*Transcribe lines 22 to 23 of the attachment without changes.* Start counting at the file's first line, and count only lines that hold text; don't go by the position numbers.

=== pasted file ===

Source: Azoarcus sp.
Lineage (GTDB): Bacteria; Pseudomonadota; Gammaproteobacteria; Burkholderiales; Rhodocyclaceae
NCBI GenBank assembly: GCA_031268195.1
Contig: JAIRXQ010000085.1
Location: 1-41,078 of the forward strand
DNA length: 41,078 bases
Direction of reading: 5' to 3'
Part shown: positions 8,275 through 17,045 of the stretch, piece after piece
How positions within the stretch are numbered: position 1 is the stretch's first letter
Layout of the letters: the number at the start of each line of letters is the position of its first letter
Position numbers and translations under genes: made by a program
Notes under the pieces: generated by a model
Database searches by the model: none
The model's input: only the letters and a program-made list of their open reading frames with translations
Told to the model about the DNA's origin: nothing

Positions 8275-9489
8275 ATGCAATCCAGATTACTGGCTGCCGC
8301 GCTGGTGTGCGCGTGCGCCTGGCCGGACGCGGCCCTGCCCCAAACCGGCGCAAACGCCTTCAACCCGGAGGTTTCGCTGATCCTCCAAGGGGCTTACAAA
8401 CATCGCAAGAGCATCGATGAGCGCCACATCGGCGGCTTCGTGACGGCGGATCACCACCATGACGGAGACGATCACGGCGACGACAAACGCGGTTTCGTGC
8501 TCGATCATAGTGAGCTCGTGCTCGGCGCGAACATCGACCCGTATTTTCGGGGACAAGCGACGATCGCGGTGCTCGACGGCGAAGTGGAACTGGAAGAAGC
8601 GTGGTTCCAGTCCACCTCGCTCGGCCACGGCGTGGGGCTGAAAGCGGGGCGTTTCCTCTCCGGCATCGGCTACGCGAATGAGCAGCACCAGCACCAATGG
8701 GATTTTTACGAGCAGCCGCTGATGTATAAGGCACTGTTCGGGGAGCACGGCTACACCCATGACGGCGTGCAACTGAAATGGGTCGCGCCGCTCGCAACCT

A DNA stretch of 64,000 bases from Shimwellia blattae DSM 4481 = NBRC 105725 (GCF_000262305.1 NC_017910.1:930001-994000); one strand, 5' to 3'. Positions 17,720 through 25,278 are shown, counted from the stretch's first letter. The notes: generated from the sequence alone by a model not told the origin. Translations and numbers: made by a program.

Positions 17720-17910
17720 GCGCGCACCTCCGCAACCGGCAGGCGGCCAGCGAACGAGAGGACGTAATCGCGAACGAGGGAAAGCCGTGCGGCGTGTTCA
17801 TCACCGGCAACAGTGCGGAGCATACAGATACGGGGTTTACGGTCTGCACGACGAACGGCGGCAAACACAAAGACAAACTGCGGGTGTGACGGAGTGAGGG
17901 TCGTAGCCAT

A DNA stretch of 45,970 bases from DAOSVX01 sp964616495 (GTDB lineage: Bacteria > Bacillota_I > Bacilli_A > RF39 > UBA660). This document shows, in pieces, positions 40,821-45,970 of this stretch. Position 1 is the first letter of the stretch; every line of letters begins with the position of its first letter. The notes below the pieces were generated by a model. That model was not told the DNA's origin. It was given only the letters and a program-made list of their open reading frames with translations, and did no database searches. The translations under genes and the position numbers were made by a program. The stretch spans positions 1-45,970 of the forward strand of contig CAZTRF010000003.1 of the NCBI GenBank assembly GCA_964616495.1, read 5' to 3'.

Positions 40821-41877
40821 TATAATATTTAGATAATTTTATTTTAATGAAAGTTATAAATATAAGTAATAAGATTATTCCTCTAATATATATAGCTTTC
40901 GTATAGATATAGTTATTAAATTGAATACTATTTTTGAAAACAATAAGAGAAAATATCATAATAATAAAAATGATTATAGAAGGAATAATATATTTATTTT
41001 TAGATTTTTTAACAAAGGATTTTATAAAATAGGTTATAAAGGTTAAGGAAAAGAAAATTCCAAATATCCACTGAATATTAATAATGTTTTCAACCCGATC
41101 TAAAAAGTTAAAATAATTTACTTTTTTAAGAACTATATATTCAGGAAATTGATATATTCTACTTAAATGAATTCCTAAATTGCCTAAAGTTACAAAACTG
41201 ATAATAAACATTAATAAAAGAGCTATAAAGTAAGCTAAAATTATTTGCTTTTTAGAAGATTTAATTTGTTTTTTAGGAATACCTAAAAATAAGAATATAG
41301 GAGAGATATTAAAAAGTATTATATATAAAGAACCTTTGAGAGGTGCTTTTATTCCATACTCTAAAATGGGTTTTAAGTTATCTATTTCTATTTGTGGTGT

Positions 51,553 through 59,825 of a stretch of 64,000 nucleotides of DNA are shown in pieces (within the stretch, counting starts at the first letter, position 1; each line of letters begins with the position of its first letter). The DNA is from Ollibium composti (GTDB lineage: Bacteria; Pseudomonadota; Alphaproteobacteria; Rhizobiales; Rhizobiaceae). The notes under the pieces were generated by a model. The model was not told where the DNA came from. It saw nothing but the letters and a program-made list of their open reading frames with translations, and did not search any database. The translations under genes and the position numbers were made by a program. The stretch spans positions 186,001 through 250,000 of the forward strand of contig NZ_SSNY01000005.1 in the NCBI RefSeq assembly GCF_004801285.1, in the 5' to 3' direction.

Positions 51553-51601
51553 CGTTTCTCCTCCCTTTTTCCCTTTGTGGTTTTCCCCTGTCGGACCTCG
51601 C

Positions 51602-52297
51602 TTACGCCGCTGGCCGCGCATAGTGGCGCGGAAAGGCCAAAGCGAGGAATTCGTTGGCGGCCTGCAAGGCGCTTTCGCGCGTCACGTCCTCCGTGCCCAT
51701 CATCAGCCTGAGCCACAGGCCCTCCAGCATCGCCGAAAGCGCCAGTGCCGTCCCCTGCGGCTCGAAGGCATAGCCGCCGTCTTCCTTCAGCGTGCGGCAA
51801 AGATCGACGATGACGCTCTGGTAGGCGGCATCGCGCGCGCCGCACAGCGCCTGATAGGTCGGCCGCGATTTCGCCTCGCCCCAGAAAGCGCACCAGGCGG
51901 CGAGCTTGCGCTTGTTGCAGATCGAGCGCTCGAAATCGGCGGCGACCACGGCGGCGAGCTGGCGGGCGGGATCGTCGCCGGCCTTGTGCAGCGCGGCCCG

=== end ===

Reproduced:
8701 GATTTTTACGAGCAGCCGCTGATGTATAAGGCACTGTTCGGGGAGCACGGCTACACCCATGACGGCGTGCAACTGAAATGGGTCGCGCCGCTCGCAACCT

A DNA stretch of 64,000 bases from Shimwellia blattae DSM 4481 = NBRC 105725 (GCF_000262305.1 NC_017910.1:930001-994000); one strand, 5' to 3'. Positions 17,720 through 25,278 are shown, counted from the stretch's first letter. The notes: generated from the sequence alone by a model not told the origin. Translations and numbers: made by a program.